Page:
- It may be the heaviest, but it's not like its a 1/4 inch thick
Dunno...it was a 1950-ish Perfection gas fired forced air. From
exterior of the heat exchanger, it certainly appeared and felt, like
the unit was pretty thick.
In an earlier post, someone said (about the 20 YO Carrier) "The burner
tubes are inside the heat exchanger". On my perfection, the burner was
below the heat exchanger in it's own compartment. The burner was, I
don't know, about a 9" x 9" plate with over a hundred (?) flames.
The heat exchanger pictured towards the bottom of this site looks like
an absolute wimp compared to the rough surfaced, solid looking heat
exchanger in my old furnace.
Sounds like a manufacturers conversion from oil to gas.
Sounds Like an oil to gas conversion. Midco burners did quite well
through to 60's-70's. :-)
In the early 60's, there were quite a few companies that designed
their own conversion burner (or fuel burner of choice) as they
we're sitting on a cargo loads of oil furnace chambers that were not
moving anytime soon. As Natural-Gas lines were being run like
mad through the big cities, Gas furnace design was changing
from gravity units w/ add-on blowers, to the
typical 80%'ers of the 1960's-80's.
Mind you, back then there were 1,000 times (WAG) the number of
furnace and boiler manufacturers in the US. Many were very
popular/well known but only encompassing a very small
region of the country.
Some of these are still running today, due to the lack of
the Planned-Obsolescence concept, and the focus was
mostly "Ours is better/stronger/faster than yours".
If it was a conversion, it was certainly done by the manufacturer, as
you stated. The manual included instructions for the installed gas
valve and side mounted blower.
The original gas valve had a flip-up tab so you could manually operate
the gas valve during a power outage. The manual listed the duty cycle
for operating the unit without a blower. I doubt the comparatively
wimpy heat exchangers of today's furnaces could handle running without
Wouldn't you know that early one winter the gas valve started acting
up, so I placed a service a call. They had to replace the gas valve,
and "No, you can't have one that can be operated manually. They're
illegal now." So what happens during March of same winter? A major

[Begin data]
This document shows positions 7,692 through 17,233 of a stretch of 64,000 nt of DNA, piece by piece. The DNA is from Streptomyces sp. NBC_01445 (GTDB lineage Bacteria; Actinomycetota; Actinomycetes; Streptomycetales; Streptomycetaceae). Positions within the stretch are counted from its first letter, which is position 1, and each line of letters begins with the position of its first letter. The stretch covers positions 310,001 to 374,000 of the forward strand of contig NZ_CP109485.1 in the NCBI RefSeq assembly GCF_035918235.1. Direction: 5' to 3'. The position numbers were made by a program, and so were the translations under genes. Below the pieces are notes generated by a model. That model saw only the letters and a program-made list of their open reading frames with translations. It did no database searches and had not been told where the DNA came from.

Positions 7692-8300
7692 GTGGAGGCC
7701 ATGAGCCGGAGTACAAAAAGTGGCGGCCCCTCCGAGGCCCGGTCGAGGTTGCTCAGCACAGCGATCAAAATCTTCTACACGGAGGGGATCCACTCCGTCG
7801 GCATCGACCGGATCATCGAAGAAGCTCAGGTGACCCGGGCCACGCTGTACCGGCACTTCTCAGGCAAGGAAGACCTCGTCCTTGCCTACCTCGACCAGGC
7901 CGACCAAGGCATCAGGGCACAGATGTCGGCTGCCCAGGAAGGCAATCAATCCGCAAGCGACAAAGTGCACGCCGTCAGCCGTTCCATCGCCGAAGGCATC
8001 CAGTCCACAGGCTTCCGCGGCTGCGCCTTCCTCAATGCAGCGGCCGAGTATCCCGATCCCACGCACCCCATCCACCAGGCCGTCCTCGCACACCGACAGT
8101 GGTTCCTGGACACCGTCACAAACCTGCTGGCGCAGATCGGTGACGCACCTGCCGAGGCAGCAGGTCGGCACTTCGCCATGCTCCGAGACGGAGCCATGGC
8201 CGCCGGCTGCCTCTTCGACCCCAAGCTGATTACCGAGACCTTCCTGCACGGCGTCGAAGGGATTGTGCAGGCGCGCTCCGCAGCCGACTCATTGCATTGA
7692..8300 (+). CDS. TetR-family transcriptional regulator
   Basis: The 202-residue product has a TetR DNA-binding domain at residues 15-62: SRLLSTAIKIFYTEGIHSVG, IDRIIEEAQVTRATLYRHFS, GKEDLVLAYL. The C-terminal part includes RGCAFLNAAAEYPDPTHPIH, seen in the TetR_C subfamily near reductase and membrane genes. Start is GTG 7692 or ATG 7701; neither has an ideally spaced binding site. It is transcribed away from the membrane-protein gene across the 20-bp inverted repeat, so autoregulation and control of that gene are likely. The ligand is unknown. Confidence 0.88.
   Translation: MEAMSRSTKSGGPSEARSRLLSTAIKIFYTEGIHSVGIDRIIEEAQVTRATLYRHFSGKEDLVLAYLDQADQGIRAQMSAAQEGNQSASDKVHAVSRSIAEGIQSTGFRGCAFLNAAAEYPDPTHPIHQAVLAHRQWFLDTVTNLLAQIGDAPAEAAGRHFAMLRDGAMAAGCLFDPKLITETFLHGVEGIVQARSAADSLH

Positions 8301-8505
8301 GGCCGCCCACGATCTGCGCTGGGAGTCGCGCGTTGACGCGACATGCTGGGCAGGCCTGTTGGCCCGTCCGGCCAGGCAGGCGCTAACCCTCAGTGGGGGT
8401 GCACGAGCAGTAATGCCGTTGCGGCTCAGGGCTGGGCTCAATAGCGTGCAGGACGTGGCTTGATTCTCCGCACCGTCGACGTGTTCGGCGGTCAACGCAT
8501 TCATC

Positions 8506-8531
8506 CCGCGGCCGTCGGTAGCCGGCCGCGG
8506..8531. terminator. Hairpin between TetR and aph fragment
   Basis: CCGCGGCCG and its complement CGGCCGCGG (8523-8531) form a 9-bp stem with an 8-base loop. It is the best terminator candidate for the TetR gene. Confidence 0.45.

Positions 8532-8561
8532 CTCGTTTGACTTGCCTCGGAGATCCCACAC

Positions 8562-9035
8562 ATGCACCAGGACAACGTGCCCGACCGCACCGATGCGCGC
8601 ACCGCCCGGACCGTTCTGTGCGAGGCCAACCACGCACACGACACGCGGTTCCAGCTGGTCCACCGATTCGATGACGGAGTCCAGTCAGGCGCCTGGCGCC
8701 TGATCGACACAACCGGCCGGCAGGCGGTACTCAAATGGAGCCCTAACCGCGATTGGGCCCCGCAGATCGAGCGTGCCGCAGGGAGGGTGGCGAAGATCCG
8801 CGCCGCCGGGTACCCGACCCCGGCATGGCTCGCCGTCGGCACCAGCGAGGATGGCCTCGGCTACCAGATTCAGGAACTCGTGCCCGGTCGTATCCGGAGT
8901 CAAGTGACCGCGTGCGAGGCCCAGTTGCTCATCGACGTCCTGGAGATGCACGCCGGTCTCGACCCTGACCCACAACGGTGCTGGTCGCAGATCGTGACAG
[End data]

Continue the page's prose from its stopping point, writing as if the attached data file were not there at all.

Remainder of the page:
ice storm in upstate NY. We were without power - and now without heat
due to the "upgraded" gas valve - for 5 days.
It is possible. The key item is did he do a CO test? The risk in a
cracked condenser is flue gas in the warm air stream which is a serious
potentially fatal problem. While not as sensitive as a real instrument,
a CO monitor could spot a serious problem.
Goodman is one of the lower initial cost units but seems recently (last
couple of years from anecdotal evidence) to have upped their warranty
periods. What the actual failure rates are for their gas furnace units
I don't know but the last CR ratings for A/C units had them at the
complete bottom and separated from the rest of the pack by a significant
margin. I'd do a little investigative digging before jumping in,
particularly if there is an A/C unit involved as well as the furnace.
Ok, so it sounds like your telling me that they're trying to BS me about the
idea that bulges or curves in the metal are a sign that it is close to the
point of cracking. What he showed me doesn't strike me as appearing to be
present by design though.
Anyway, it sounds like I need to be getting a 2nd opinion as to whether the
bulges or curves in the metal really mean that the metal is about to crack.
Is there anyone you recommend in Northern NJ that knows what they are doing?
This technician is probably right. You should start planning for
a replacement furnace fairly soon. Yes, the existing furnace may
last a while longer. But it may fail as soon as the really cold
weather sets in and then you'll probably have a very hard time
finding anyone to work on it unless you're willing to pay a
But you'd also be crazy to give the job to the first guy that
came along. It's time to get recommendations and prices from
several firms and think through exactly what kind of system
you're going to want.
| Malcolm Hoar "The more I practice, the luckier I get". |
Have a second opinion and if I were you, I'd plan for a replacement
furnace. Sounds like you are trying to get last drop out of 20 year old
inefficient furnace on today's standard. Remember Murphy's law. Things
like that will fail on coldest day when techs are busiest. You can't
even save some money then being in a big rush.
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